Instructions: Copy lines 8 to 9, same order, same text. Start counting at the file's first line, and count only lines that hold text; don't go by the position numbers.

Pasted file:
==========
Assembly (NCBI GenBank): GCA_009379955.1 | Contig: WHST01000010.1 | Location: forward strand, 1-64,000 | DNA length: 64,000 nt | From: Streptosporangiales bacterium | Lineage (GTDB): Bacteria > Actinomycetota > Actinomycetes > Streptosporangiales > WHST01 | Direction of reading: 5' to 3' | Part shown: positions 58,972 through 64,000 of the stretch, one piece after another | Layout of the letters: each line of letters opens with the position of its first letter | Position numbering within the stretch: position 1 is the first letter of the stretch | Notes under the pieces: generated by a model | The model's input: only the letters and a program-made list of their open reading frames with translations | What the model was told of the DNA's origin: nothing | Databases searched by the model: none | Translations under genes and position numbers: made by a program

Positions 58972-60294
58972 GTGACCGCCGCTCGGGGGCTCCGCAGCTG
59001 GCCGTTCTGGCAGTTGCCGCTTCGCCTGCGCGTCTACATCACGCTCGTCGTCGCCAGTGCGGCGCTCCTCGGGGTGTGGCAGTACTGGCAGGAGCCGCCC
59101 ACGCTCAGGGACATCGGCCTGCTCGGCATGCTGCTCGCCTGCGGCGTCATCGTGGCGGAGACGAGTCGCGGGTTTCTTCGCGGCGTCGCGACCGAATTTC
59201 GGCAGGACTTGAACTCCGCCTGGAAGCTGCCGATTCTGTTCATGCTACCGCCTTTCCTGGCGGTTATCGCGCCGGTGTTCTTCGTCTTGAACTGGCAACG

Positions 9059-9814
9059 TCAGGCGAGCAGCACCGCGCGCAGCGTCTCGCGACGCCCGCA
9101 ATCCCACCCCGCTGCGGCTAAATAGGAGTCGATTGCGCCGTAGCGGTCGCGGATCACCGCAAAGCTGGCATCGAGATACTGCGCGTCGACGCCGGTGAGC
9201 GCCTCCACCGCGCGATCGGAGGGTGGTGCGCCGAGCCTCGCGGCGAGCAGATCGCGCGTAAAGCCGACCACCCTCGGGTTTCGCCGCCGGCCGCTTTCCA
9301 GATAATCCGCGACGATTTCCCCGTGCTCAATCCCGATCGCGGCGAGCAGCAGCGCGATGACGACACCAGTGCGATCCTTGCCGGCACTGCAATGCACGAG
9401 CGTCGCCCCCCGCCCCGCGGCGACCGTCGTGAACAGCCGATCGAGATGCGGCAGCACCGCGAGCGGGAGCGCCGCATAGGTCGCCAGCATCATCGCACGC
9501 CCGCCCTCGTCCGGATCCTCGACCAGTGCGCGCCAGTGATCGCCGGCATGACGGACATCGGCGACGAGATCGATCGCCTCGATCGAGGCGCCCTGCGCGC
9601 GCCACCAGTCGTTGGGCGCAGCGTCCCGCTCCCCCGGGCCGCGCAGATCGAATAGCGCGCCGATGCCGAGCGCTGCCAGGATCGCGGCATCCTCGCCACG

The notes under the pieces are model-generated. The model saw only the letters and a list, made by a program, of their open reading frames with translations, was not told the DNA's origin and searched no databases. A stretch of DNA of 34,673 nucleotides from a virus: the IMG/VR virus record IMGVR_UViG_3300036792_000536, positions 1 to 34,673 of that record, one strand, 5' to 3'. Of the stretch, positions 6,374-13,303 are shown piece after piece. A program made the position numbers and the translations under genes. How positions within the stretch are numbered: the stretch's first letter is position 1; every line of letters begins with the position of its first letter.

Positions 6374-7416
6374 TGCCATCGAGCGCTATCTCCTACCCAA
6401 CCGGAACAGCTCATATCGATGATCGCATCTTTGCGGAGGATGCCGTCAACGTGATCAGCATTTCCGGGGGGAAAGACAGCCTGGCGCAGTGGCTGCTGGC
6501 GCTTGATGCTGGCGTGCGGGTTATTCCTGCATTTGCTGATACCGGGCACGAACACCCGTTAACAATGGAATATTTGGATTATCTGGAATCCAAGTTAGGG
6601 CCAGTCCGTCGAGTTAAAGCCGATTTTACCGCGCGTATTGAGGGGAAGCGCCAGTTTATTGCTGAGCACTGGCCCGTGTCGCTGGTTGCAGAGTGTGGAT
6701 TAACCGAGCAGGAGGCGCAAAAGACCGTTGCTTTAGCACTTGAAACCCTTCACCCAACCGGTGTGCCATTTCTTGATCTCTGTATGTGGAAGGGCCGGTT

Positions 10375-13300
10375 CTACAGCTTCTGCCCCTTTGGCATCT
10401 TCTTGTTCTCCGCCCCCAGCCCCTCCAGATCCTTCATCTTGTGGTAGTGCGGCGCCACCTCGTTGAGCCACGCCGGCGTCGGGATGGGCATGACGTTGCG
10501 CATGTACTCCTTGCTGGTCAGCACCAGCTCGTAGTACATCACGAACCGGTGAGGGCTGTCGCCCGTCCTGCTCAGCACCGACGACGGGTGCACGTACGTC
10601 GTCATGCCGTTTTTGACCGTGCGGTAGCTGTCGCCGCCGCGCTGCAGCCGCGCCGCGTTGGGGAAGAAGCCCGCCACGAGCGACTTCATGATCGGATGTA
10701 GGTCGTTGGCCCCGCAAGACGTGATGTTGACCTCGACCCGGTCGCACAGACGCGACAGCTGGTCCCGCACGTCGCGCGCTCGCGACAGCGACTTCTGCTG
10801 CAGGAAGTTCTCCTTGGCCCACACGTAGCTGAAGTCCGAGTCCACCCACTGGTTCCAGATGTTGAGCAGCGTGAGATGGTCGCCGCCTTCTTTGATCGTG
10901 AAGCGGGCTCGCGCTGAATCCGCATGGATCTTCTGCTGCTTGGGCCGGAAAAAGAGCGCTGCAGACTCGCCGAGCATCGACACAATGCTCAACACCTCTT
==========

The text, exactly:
9059 TCAGGCGAGCAGCACCGCGCGCAGCGTCTCGCGACGCCCGCA
9101 ATCCCACCCCGCTGCGGCTAAATAGGAGTCGATTGCGCCGTAGCGGTCGCGGATCACCGCAAAGCTGGCATCGAGATACTGCGCGTCGACGCCGGTGAGC